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BLEPHAROPLASTY

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SUMMARY

  • Blepharoplasty is the most frequently performed facial aesthetic surgical procedure in the United States.

  • Blepharoplasty is primarily used to treat dermatochalasis, and both upper and lower blepharoplasty result in a more alert and youthful appearance.

  • Anesthesia options include local anesthesia, local anesthesia with IV sedation, and general anesthesia.

image Beginner Tips

  • Be sure to distinguish between eyelid ptosis, brow ptosis, and dermatochalasis.

  • Upper lid blepharoplasty with en bloc excision of upper lid skin, orbicularis oculi muscle, and/or orbital fat is the gold standard for the correction of dermatochalasis.

  • The consequences of aggressive skin removal are more difficult to correct than the consequences of managing residual skin excess.

image Expert Tips

  • Superior sulcus hollowing is a common postoperative complication, prompting a recent shift toward volume preservation in upper lid blepharoplasty.

  • Lid malposition seems to occur less frequently with concomitant canthal suspension.

  • Instead of fat excision, many now advocate for fat preservation and repositioning as a more effective means of lower lid and mid-face rejuvenation.

image Don’t Forget!

  • Negative-vector patients (those with prominent eyes without bony support) are at increased risk of ectropion and dry eye postoperatively.

  • There is significant variation in technique options, though what the surgeon knows and is most comfortable with might be more important that the actual choice of technique and surgical approach.

image Pitfalls and Cautions

  • Brow ptosis should be distinguished from dermatochalasis. If both problems are present and blepharoplasty alone is performed, the degree of brow ptosis may be worsened.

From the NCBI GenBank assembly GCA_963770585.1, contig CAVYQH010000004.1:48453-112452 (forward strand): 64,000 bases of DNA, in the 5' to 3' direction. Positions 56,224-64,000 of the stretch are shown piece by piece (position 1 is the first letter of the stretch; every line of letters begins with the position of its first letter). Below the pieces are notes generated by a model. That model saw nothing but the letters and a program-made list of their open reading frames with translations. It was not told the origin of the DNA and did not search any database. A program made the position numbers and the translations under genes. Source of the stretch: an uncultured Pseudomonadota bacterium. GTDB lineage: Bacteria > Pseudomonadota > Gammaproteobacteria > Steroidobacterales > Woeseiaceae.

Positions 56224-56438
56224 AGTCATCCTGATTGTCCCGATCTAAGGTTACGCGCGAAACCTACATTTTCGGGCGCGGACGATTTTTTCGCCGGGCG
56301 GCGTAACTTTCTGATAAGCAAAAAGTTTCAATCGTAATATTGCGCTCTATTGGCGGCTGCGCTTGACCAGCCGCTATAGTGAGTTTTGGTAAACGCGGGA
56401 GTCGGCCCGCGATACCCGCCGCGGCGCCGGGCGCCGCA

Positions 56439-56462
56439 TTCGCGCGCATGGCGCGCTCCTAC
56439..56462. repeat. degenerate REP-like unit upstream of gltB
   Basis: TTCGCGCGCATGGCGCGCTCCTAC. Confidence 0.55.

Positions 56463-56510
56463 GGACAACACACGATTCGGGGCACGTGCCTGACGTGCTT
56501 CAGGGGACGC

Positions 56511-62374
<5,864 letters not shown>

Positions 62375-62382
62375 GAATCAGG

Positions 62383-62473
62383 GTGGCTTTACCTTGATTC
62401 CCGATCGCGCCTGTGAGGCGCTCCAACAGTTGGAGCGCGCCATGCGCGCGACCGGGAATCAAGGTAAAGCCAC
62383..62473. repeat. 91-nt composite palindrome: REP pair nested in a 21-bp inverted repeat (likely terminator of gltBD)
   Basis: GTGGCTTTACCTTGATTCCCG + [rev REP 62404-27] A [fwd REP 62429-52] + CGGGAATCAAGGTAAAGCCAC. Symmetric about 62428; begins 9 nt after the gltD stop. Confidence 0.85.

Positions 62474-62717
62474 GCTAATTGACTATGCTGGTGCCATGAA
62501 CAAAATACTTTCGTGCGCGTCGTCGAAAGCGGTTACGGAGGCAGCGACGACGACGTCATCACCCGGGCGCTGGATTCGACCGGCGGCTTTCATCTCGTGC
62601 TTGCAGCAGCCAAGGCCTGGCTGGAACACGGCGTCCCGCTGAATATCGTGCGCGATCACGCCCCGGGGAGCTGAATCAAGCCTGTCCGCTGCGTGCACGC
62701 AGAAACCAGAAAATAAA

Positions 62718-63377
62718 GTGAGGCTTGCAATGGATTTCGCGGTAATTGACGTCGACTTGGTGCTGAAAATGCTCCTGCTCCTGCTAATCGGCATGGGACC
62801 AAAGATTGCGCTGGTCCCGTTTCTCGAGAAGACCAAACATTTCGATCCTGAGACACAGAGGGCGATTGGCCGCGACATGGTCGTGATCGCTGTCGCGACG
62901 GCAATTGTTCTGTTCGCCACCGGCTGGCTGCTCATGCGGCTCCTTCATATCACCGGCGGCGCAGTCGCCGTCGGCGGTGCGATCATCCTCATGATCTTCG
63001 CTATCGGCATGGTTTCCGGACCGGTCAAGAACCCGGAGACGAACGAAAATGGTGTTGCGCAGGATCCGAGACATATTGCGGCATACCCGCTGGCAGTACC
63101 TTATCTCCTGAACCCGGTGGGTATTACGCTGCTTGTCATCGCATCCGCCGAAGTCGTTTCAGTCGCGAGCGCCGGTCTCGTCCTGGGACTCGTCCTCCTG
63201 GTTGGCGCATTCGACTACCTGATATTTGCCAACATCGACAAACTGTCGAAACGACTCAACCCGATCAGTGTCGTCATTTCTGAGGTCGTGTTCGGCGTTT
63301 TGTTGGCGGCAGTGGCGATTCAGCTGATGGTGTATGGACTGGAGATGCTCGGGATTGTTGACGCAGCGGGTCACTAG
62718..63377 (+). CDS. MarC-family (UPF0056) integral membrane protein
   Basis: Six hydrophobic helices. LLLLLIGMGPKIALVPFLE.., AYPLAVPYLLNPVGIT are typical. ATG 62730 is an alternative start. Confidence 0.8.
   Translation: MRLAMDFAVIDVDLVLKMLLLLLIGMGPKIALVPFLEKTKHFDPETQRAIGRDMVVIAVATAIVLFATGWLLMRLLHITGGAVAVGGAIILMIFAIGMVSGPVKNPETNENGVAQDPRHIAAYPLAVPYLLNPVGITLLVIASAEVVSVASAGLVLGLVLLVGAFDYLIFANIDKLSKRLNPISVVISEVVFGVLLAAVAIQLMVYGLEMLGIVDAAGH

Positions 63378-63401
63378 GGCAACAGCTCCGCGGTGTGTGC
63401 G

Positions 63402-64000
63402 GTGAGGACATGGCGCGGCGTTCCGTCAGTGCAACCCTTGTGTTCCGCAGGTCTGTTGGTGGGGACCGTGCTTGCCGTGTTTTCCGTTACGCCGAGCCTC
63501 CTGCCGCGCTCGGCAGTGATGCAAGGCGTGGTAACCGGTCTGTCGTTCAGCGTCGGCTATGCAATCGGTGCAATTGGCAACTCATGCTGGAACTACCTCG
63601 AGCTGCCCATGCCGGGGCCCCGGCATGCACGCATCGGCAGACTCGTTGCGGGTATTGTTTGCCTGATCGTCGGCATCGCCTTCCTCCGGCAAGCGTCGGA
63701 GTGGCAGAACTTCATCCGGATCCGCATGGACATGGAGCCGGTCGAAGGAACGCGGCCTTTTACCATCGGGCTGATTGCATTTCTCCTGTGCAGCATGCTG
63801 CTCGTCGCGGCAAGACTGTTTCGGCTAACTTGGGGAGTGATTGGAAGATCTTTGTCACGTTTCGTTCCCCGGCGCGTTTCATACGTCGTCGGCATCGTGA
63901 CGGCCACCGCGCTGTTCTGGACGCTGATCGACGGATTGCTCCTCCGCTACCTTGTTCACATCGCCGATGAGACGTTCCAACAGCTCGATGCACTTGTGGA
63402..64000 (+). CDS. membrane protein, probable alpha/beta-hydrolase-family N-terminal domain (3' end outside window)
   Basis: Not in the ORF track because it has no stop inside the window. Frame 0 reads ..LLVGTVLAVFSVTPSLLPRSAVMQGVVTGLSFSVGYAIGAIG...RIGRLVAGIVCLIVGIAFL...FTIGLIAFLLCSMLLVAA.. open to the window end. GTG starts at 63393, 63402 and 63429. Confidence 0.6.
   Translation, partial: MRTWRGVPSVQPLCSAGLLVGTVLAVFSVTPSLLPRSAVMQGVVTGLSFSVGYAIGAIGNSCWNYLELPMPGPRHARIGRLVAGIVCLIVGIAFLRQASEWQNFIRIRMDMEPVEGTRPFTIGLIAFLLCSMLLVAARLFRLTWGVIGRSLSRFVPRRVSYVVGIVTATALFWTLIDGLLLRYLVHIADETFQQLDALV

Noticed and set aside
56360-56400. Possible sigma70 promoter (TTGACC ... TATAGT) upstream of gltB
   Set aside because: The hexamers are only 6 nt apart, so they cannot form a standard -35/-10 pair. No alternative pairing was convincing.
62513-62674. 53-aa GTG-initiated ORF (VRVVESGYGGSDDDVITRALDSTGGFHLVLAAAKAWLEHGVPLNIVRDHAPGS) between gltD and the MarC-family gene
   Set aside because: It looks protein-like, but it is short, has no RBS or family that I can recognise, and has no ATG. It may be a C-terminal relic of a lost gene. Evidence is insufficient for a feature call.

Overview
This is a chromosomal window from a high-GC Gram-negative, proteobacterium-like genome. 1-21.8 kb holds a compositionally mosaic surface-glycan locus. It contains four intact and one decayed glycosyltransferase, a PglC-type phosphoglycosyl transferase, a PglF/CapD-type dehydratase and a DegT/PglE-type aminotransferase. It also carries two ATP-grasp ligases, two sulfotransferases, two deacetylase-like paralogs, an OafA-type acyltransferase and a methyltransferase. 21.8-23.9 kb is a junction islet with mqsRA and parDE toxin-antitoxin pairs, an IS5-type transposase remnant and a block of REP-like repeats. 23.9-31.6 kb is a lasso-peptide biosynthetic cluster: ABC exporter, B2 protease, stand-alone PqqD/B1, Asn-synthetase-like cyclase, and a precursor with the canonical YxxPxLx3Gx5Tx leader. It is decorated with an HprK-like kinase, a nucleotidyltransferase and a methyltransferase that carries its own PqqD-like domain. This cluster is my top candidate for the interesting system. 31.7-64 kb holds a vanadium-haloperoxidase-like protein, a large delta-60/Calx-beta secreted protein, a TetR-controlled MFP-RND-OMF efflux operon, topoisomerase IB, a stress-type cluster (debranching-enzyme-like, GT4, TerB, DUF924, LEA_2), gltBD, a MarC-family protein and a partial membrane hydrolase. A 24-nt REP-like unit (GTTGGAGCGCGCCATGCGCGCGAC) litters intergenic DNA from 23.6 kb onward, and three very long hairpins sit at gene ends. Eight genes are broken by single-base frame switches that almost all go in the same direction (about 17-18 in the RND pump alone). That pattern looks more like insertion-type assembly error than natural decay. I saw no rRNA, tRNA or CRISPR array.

• With transcutaneous lower eyelid blepharoplasty, lower eyelid ectropion and retraction can occur in up to 30% of cases.

  • For lower eyelid blepharoplasty, avoid excessive skin removal; usually only 2 mm of skin excision is required at the most.

image Patient Education Points

  • Controlling patient expectations is critical.

  • If the patient does not want brow surgery, they should be made aware that the degree of brow ptosis could worsen after isolated blepharoplasty, creating the appearance of excess upper lid skin from the descended brow.

  • Counsel patients that the need for additional skin removal should not adversely influence an overall successful cosmetic outcome.

image Billing Pearls

  • Most insurance companies require clinical photographs and visual field images for preapproval purposes.

  • Aesthetic blepharoplasty patients may benefit from combining blepharoplasty with other procedures, and sometimes they can see cost savings by doing this.

INTRODUCTION

Blepharoplasty is the most common aesthetic surgical procedure performed on the face in the United States,1 and its goal is to restore a youthful contour to the eyelids and midface. Upper and lower eyelid blepharoplasty are two distinct procedures with distinct aesthetic aims. Upper blepharoplasty is performed to address excess skin, asymmetric eyelid creases, fat or lacrimal gland prolapse, and/or sulcus hollowing. Lower blepharoplasty is performed to address the orbitomalar region, including tear-trough deformity and/or prominence of the lid–cheek junction. While an excellent ...

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